Brooks Aqueduct

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Brooks Aqueduct
National Historic Site of Canada
Brooks Aqueduct National Historic Site.JPG
Province Alberta
Municipality County of Newell
Year built 1912–1914
Website Brooks Aqueduct

The Brooks Aqueduct is a defunct aqueduct originally built by the irrigation division of the Canadian Pacific Railway Company during the 1910s. The aqueduct stands approximately 8 kilometres south of Brooks, Alberta, Canada.

Overview[edit]

The main section of the aqueduct spans a 3.2 km valley at an average elevation of 20 metres. The intention of the aqueduct was to irrigate a section of southeastern Alberta and proved to do so for about 30 years. Its original capacity was 900 cubic foot of water per second.[1] In 1969, the Alberta and Canadian governments assumed the responsibility of maintaining the structure under the Prairie Farm Rehabilitation Administration. Although it was thought at first that the governments would rebuild the aqueduct, which had been deteriorating for years, it was ultimately shut down and was left as it was.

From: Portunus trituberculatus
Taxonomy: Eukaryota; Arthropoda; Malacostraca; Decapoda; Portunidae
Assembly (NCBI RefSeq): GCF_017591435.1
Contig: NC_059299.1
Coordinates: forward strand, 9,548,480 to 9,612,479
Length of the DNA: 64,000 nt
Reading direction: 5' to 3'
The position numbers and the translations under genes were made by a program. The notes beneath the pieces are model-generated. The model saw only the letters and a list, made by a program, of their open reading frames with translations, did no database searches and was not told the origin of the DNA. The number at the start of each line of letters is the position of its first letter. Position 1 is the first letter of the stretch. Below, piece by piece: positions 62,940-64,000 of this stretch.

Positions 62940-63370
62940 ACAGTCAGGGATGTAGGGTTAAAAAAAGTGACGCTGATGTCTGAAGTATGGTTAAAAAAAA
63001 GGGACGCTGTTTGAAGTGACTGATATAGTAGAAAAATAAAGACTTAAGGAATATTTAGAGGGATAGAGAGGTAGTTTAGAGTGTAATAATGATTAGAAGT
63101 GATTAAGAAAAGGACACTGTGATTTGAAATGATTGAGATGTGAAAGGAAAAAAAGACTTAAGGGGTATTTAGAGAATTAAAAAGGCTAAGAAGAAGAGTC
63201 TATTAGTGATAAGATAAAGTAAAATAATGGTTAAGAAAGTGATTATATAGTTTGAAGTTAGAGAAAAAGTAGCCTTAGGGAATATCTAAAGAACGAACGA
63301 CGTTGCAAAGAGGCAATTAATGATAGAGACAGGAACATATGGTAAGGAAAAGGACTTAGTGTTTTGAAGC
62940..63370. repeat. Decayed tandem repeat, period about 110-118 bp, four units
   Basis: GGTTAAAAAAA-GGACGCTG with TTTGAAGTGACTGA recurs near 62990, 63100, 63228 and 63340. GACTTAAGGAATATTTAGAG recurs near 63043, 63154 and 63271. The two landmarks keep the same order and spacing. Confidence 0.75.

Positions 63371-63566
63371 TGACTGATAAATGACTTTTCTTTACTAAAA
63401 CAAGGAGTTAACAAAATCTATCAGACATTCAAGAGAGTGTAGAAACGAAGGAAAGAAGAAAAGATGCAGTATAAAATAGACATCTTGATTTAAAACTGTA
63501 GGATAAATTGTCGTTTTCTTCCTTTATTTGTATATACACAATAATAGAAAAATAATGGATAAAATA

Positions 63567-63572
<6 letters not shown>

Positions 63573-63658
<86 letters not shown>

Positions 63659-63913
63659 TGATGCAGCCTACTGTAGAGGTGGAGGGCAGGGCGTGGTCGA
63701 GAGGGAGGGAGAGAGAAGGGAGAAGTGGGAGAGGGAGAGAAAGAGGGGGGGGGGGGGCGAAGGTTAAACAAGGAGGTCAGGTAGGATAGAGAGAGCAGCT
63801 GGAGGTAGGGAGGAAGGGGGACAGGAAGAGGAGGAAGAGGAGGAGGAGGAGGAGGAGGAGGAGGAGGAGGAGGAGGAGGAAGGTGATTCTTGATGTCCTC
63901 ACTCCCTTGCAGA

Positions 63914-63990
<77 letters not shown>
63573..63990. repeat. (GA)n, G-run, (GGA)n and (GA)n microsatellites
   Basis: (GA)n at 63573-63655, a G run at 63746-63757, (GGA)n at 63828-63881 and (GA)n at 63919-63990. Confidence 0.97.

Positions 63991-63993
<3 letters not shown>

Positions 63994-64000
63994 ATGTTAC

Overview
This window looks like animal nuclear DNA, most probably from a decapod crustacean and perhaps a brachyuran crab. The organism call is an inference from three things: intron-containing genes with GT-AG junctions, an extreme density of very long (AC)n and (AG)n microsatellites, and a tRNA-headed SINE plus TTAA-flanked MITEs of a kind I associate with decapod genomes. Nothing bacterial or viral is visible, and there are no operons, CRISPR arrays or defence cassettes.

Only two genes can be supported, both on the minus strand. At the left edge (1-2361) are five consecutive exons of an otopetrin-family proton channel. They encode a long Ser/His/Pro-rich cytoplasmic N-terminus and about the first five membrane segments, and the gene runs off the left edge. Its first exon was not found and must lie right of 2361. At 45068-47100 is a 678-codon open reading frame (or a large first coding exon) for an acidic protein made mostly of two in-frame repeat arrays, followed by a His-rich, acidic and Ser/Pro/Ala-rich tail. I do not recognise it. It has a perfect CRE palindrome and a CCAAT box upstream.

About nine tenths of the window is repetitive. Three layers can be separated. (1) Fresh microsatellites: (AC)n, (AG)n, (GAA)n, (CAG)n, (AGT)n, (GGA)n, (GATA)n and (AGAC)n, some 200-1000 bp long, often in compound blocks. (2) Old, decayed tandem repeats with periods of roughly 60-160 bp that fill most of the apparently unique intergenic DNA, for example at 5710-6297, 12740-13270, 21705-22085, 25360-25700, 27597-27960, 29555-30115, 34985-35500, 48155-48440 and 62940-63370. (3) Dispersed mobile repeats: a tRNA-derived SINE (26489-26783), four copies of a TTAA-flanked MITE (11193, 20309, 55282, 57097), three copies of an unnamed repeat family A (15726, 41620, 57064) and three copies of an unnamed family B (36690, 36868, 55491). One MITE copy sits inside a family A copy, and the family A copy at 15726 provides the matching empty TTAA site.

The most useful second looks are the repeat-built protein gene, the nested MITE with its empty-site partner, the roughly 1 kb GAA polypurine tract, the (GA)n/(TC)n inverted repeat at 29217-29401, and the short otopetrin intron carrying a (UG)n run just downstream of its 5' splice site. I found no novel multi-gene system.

Legacy[edit]

Today it still stands although the structure itself is no longer structurally sound and has been fenced off since the 1970s. The aqueduct and the immediate area surrounding it is now a National Historic Site of Canada.

The aqueduct was one of the largest irrigation projects of its time in southern Alberta and even today, continues to serve the area with the Bassano Dam, which was a key component of the project.

Brooks Aqueduct Historic Site Plaque

References[edit]

  1. ^ Engineering Works of Calgary. 1915. p. 16. 

External links[edit]

Sources[edit]

Coordinates: 50°31′44″N 111°51′18″W / 50.5289°N 111.8550°W / 50.5289; -111.8550